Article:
NEW YORK (MainStreet) – Groupon has had incredible success in recent years, growing from a local coupon site for avid bargain hunters to a massive international operation with more than 40 million customers worldwide that is estimated to be worth billions. But despite this success, or perhaps because of it, the company continues to run up against criticism that it hurts many of the businesses it works with.
Groupon partners with small businesses, and occasionally some larger retailers, and promises these companies a certain minimum number of customers in order for a deal to be activated. Once that number is met, consumers who have signed up for the deal are charged up front, providing the businesses an immediate cash flow. For its part in the transaction, Groupon takes a 50% cut.
Ideally, this is supposed to give businesses new customers and extra cash up front, while providing consumers with an unbeatable deal and some nice revenue for Groupon. However, not every party always wins in this arrangement.
One recent study from Rice University’s Graduate School of Business found that of 150 business that had previously signed up for a Groupon deal campaign, 40% would never do it again. Moreover, a third of those businesses said they actually lost money by using Groupon, often due to the fact that there were more Groupon customers than expected and most simply purchased the heavily discounted products rather than buying anything else from the store.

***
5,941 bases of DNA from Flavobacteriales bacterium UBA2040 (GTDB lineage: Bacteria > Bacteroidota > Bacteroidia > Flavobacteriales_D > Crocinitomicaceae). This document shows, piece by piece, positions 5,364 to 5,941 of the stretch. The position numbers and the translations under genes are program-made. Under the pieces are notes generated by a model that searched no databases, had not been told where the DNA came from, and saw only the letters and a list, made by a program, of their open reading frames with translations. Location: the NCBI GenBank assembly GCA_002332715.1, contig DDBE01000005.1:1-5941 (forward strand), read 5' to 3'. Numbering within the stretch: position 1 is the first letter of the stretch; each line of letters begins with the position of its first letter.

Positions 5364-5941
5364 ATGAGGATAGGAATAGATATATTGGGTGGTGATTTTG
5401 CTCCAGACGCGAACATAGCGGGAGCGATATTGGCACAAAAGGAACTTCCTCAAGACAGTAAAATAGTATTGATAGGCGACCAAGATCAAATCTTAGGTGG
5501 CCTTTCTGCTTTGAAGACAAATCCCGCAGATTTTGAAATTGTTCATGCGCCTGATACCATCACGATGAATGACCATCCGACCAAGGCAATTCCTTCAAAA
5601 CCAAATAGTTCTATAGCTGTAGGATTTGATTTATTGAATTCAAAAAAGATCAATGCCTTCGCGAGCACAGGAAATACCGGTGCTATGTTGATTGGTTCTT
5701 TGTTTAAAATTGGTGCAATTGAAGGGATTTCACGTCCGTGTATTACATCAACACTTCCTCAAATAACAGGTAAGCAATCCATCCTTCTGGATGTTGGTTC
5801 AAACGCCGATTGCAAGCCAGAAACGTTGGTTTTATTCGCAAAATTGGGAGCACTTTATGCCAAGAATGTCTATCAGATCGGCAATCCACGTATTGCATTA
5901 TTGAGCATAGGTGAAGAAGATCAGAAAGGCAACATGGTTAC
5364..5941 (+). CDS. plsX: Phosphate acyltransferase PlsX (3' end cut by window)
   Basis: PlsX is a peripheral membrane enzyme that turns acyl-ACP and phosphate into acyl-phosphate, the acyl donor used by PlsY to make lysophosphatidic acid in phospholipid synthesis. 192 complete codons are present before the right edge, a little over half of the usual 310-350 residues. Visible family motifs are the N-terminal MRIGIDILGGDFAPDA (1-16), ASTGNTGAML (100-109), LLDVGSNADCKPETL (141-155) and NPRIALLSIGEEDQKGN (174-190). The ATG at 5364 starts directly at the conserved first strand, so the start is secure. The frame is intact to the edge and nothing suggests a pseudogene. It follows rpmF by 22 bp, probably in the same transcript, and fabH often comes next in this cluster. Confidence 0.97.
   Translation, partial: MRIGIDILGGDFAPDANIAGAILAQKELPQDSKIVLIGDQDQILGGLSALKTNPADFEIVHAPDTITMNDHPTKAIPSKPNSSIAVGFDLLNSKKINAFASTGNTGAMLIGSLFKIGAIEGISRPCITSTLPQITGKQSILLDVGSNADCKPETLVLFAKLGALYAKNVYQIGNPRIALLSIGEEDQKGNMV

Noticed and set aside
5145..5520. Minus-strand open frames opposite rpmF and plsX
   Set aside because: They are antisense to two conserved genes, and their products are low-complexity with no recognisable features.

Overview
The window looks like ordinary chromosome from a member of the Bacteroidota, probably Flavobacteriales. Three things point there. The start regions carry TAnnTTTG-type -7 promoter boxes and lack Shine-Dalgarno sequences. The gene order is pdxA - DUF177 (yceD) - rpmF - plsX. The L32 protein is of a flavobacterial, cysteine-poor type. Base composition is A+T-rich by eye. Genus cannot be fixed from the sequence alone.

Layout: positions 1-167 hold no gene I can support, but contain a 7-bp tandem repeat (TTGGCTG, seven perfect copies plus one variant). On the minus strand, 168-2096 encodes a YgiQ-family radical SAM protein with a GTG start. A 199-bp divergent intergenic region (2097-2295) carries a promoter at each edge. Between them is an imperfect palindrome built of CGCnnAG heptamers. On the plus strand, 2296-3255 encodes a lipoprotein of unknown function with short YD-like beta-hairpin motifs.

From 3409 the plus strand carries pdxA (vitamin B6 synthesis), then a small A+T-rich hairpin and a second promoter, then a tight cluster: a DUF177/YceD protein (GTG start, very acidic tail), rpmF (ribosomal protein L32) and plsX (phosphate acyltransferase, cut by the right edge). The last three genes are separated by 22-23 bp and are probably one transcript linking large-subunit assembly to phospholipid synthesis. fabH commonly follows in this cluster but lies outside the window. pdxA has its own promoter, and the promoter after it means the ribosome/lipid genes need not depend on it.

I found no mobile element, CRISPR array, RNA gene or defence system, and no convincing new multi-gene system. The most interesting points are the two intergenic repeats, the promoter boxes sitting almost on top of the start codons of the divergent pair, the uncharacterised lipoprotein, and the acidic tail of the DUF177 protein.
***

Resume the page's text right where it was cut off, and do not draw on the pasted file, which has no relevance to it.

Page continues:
According to the paper, cleverly titled To Groupon or Not to Groupon, these deal sites generally benefit businesses in one of two ways. First and foremost, they often serve as an excellent way to advertise a company, something which is particularly true of a site like Groupon, given its massive user base. Regardless of whether your company sells a single Groupon, by simply appearing on Groupon’s website and the daily e-mail sent out to customers, this promotion can create a significant amount of buzz around your brand.
Aside from this, partnering with Groupon also allows businesses to practice what the researchers refer to as price discrimination, meaning they can appeal to more cost-conscious consumers who might otherwise never set foot in their store by targeting them with lower prices on specific items.